Deborah L. Rhode Harvard University Press, 2016 Library of Congress KF9435.R48 2016 | Dewey Decimal 345.730253
Despite declining prohibitions on sexual relationships, Americans are nearly unanimous in condemning marital infidelity. Deborah Rhode explores why. She exposes the harms that criminalizing adultery inflicts—including civil lawsuits, job termination, and loss of child custody—and makes a case for repealing laws against adultery and polygamy.
Will Vaughn, a man of late middle age living in Chicago with his second wife, remembers the month of June 1957 in his hometown, the rural village of New Holland, Iowa. More precisely, Will remembers just a few days of that month and the quick sequence of astonishing events that have colored, ever since, the logic of his heart and the moods of his mind. He tells of his stunningly beautiful young mother, Leanne, who liked to recall the years of the Second World War, during which she sang with a dance band in a lounge in Cheyenne, Wyoming. He tells too of his father, Lewis, a soldier in the war who one night saw the “resplendently sequined” Leanne step onstage and began at that instant to plot his courtship of her.
But mostly what Will summons up in his intimate remembrance are those few catastrophic days in early June when he was “three months shy of twelve,” more than a decade after his parents have married and returned to the Vaughns’ home place, where Lewis farms his family’s land. For it is during those days that Leanne’s affair with a local man named Bobby Markum becomes known—first to Lewis and then, in a fiercely dramatic public confrontation, to young Will, to his beloved Grandmother Vaughn, and by nightfall to all the citizens of the town. The knowledge of such scandal, in so small a place, sets off a series of highly charged reactions, vivid consequences that surely determine the fates of every member of this unforgettable family.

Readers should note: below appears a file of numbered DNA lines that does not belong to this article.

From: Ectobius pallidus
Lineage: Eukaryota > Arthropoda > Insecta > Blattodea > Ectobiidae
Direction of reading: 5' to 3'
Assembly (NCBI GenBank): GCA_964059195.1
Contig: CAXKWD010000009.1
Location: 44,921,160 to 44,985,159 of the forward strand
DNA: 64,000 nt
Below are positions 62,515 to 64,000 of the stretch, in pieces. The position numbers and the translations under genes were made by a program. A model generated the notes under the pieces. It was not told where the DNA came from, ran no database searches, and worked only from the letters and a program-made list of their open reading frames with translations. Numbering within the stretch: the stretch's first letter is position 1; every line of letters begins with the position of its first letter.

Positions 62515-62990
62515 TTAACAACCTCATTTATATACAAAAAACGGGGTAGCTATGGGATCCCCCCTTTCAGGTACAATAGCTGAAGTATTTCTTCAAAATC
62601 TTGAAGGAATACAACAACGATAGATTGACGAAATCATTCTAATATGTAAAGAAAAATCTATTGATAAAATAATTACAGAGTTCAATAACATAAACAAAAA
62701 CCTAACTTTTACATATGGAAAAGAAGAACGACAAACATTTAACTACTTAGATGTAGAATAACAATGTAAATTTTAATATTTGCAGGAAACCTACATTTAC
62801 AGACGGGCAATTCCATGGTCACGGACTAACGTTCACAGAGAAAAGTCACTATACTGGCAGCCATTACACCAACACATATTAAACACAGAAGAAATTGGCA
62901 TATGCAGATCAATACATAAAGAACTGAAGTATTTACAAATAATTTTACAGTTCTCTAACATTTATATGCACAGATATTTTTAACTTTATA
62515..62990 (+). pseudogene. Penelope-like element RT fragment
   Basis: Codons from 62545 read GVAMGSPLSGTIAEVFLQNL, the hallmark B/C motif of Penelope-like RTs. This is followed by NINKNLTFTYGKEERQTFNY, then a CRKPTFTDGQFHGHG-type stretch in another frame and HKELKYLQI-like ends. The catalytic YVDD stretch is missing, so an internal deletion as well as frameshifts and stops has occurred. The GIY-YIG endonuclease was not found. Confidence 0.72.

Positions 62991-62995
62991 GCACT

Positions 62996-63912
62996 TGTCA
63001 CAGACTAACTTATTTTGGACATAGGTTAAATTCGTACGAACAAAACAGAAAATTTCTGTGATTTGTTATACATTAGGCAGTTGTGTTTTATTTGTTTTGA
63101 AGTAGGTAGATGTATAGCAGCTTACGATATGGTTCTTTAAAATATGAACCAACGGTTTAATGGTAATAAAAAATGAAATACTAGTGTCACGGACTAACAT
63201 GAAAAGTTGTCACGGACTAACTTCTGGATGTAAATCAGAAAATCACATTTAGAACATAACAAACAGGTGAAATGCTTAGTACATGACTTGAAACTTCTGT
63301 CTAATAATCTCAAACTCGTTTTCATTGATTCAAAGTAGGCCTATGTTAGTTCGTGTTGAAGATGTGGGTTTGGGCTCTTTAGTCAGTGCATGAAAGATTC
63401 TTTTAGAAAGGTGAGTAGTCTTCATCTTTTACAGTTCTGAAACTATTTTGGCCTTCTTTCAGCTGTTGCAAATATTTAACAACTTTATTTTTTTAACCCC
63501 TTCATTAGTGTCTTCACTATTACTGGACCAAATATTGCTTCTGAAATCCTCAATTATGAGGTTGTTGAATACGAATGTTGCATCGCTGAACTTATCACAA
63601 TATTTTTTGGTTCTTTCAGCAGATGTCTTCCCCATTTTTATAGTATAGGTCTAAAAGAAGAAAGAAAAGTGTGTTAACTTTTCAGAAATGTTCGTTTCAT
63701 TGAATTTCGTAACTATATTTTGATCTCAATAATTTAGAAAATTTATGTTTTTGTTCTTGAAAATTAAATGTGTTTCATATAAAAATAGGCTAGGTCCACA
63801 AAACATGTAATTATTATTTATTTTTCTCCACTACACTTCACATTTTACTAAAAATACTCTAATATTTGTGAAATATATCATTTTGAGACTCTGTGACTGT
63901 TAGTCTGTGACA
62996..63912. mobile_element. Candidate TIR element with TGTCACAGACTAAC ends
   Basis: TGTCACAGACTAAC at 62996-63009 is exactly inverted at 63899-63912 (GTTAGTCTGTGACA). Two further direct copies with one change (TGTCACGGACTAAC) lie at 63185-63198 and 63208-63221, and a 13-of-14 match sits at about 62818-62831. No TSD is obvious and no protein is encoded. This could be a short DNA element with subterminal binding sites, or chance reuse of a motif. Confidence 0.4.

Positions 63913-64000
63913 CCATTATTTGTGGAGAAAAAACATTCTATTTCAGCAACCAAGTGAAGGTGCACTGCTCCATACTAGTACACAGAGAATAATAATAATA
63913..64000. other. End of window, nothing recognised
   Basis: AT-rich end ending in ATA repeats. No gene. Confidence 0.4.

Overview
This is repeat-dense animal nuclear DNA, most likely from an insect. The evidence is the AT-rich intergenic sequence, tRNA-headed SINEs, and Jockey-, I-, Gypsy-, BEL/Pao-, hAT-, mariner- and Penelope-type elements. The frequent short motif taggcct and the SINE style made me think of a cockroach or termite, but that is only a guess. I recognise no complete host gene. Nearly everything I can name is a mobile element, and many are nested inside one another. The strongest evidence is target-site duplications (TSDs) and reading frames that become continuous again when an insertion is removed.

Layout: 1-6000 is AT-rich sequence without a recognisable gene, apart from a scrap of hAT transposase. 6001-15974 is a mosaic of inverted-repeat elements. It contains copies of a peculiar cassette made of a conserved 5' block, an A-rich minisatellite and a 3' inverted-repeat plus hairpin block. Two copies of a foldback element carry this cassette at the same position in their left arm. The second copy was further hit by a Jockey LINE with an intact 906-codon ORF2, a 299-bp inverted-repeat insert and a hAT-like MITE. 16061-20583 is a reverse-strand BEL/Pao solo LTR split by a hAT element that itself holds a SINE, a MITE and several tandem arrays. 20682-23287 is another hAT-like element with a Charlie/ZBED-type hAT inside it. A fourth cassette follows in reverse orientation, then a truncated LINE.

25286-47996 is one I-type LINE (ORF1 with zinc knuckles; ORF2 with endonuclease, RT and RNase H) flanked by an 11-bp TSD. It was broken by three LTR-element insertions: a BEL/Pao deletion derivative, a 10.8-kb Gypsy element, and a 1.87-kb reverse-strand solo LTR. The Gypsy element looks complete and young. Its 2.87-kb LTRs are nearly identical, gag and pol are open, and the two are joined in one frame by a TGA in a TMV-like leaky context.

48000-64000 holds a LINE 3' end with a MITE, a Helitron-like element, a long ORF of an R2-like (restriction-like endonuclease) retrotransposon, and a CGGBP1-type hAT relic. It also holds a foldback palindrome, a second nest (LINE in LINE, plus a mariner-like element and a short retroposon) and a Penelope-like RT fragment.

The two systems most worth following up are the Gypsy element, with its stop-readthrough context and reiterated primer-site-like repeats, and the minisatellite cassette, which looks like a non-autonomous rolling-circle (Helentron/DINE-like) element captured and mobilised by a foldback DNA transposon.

A tale of memory and hero worship and the restless pulse of longing, The Book of Famous Iowans examines those forces that define not only a state made up of a physical geography, but more important, those states of the wholly human spirit.
Country Place: A Novel
Ann Petry, foreword by Farah Jasmine Griffin Northwestern University Press, 2019 Library of Congress PS3531.E933C68 2019 | Dewey Decimal 813.54
Originally published in 1947, Ann Petry’s classic Country Place depicts a predominantly white community disillusioned by the indignities and corruption of small-town life.
Johnnie Roane returns from four years of military service in World War II to his wife, Glory. They had been married just a year when he left Lennox, Connecticut, where both their families live and work. In his taxi ride home, Johnnie receives foreboding hints that all has not been well in his absence. Eager to mend his fraying marriage, Johnnie attempts to cajole Glory to recommit to their life together. But something sinister has taken place during the intervening years—an infidelity that has not gone unnoticed in the superficially placid New England town.
Accompanied by a new foreword from Farah Jasmine Griffin on the enduring legacy of Petry’s oeuvre, Country Place complicates and builds on the legacy of a literary celebrity and one of the foremost African American writers of her time.
A Man in Charge: A Novel
Morris Philipson University of Chicago Press, 2000 Library of Congress PS3566.H475M3 2000 | Dewey Decimal 813.54
An old-fashioned man of character, Conrad Taylor is executive vice-president of a eastern university who, after leading a satisfying and well-ordered life, finds himself suddenly on shaky ground, struggling to do the right thing in the face of crisis, confrontation, and opportunity. A Man in Charge is an intricate novel about the uncertainties of personal power and the discovery of its limits.